Teacher Guidebook

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1 Teacher Guidebook Updated March 18, 2015

2 Dallas ISD: What We re All About Vision Dallas ISD seeks to be a premier urban school district. Destination By The Year 2020, Dallas ISD will have the highest college and career ready percentage of graduates of any large, urban district in the nation. Destination 2020 is our strategic plan to raise student achievement for all students. It will be accomplished by investing in people, focusing on the classroom, strengthening our systems, and engaging the community. To learn more, visit: Core Beliefs Our main purpose is to improve student academic achievement Effective instruction makes the most difference in student academic performance There is no excuse for poor quality instruction With our help, at risk students will achieve at the same rate as non at risk students Staff members must have a commitment to children and a commitment to the pursuit of excellence 2

3 Contents 1. A Focus on Teacher Excellence 4 2. Defining Excellence: How will I be evaluated? 5 a. Evaluation System Overview & Teacher Categories 6 b. Teacher Performance 8 i. Rubric 8 ii. Observations 10 iii. Summative Performance Evaluation 12 c. Student Achievement 14 i. Achievement Templates 14 ii. Calculation of Metrics 16 d. Student Perceptions 22 e. Overall Evaluation Rating & Effectiveness Level 23 f. Distinguished Teacher Review 26 g. Summary of Evaluation Process Supporting Excellence: How will I be supported? 35 a. School based supports 36 b. District resources/opportunities Rewarding Excellence: How will I be compensated? 38 a. Strategic Compensation: A New Approach 39 b. Implementation Parameters 43 c. Summary: Evaluation Ratings Effectiveness Levels, and Salaries 44 d. Salary Scenarios Appendix 47 3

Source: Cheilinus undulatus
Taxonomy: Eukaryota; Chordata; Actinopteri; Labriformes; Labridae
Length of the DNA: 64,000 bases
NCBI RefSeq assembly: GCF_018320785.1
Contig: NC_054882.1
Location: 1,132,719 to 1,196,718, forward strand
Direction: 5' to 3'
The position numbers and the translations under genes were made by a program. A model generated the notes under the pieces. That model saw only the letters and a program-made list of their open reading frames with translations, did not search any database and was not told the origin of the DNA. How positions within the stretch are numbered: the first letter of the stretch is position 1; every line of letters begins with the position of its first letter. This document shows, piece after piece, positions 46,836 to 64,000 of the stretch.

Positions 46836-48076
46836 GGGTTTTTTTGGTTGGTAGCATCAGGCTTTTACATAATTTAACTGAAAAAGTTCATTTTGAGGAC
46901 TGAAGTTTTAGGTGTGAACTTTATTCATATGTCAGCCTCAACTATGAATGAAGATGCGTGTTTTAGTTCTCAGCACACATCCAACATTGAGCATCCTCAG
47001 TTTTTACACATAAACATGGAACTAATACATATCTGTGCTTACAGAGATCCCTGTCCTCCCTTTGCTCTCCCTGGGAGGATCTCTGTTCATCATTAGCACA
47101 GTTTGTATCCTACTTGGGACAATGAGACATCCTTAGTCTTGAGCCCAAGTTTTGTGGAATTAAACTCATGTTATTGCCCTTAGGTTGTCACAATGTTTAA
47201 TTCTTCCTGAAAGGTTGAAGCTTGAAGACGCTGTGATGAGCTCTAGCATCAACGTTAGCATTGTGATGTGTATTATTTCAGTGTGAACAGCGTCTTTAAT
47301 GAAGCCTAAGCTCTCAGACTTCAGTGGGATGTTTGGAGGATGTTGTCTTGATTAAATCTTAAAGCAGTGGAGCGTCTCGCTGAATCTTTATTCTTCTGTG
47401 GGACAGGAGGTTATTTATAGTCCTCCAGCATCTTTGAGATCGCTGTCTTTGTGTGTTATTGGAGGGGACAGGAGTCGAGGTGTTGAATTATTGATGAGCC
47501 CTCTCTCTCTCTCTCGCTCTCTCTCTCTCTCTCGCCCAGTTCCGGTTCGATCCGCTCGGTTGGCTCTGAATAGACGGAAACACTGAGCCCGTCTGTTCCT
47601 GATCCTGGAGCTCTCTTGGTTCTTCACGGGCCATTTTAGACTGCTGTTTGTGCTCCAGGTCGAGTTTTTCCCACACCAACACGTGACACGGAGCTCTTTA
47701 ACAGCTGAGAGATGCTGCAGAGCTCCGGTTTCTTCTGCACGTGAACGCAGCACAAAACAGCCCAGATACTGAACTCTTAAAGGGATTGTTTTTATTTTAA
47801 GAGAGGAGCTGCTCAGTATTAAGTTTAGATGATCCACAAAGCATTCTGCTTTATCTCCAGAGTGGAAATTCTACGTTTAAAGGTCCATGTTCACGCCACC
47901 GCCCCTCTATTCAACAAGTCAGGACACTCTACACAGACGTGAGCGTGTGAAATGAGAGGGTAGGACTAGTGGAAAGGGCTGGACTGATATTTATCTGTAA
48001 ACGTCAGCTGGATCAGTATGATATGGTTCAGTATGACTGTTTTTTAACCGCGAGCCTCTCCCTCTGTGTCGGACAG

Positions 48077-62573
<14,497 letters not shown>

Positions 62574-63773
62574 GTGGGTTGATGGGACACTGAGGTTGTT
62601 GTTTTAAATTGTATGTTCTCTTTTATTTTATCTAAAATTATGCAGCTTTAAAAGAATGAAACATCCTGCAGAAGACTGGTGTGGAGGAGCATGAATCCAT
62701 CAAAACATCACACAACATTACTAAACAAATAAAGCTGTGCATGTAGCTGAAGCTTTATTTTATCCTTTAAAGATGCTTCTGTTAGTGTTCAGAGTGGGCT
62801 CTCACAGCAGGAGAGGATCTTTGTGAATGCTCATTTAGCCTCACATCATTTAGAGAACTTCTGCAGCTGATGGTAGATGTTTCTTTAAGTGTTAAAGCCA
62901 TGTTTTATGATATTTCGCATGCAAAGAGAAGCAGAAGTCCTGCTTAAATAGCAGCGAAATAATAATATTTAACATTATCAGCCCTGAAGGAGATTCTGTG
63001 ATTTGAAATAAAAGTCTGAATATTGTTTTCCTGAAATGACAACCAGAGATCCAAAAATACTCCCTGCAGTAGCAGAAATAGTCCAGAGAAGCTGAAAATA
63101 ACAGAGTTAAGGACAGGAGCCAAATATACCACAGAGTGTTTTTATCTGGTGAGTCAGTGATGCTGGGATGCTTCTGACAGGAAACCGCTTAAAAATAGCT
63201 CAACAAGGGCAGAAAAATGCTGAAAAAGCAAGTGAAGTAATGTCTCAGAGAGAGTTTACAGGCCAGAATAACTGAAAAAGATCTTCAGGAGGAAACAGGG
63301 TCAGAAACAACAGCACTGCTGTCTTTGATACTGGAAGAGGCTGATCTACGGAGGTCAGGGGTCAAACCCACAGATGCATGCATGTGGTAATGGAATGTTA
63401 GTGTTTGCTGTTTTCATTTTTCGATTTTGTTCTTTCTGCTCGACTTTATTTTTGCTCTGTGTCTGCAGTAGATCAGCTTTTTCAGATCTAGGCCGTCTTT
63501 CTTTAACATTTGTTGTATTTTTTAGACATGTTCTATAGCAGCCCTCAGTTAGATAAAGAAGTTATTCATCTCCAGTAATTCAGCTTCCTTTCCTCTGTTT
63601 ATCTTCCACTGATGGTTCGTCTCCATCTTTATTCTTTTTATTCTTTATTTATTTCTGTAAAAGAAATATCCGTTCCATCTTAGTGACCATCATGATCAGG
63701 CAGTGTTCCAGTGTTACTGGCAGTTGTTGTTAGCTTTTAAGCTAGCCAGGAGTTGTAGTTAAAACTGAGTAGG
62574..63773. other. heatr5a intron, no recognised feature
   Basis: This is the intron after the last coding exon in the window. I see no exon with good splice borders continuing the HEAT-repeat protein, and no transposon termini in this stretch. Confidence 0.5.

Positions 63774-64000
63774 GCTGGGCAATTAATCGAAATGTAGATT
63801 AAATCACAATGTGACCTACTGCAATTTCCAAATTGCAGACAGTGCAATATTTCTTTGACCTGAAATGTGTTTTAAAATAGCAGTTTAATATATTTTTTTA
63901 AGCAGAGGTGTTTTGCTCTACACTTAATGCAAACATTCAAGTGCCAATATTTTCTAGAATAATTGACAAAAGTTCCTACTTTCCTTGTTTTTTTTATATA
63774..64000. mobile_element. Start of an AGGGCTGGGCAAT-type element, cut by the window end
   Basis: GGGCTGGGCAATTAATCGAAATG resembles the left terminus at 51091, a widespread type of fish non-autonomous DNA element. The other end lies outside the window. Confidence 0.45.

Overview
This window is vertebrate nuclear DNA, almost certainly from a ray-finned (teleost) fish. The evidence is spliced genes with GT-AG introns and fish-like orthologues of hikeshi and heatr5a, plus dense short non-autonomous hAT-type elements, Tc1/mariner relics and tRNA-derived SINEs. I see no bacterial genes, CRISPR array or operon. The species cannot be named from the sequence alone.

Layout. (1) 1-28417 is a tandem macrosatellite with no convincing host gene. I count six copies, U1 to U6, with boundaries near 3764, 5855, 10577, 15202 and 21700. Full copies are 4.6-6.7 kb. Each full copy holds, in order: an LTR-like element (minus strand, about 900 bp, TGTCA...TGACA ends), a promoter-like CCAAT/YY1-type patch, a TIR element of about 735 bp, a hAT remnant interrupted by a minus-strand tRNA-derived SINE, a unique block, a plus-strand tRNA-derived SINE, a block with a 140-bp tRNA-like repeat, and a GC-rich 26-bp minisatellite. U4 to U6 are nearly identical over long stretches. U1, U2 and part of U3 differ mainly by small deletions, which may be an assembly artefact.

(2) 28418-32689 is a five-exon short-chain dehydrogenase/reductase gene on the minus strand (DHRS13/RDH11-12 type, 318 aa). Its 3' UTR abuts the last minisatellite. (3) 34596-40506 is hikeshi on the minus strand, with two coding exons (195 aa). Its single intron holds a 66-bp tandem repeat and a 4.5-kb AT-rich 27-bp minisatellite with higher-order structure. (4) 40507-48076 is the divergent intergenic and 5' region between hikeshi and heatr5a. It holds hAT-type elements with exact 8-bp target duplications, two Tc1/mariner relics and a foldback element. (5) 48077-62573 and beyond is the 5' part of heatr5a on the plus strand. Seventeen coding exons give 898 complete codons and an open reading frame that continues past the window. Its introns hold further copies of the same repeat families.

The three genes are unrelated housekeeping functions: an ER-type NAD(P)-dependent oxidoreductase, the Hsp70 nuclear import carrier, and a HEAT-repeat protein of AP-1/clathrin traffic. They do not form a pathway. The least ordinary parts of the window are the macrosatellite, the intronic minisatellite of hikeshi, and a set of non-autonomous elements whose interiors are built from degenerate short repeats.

4 A Focus on Teacher Excellence In Dallas ISD, our Destination 2020 plan focuses on improving the quality of instruction and placing an effective teacher in front of every child. Research has repeatedly demonstrated that teachers are the most important schoolbased factor in improving student achievement. In this regard, the Teacher Excellence Initiative (TEI) was established with one primary objective: Improve student learning by improving teacher effectiveness. What is TEI? TEI is an integrated system for how we define, support, and reward excellence. Defining Excellence. A vision for great teaching enables us to clarify expectations through a fair, accurate, and rigorous evaluation system. We have worked to ensure the evaluation system components are researched based and have been informed by extensive feedback and betatesting by Dallas ISD teachers, principals, and other stakeholders. Supporting Excellence. A robust evaluation system provides us with the opportunity to create differentiated professional learning opportunities tailored to each teacher s unique needs. In addition to the ongoing feedback that you will receive as part of the evaluation system, we are investing in expanding professional development supports for teachers at every stage of their career. Rewarding Excellence. Retaining effective teachers is essential to effective schools. We have designed a new compensation system that rewards classroom teachers of all grades and content areas based on their overall effectiveness. Recognizing our best teachers will help raise the quality of instruction for all students in our schools. TEI aims to increase your effectiveness in your work with students and in collaboration with colleagues. The rest of this guidebook seeks to explain each of the three components of TEI further as well as point to additional resources. For further information, please visit: or To view related district policies and regulations, visit: Contact us with questions at 4

5 Defining Excellence How will I be evaluated? 5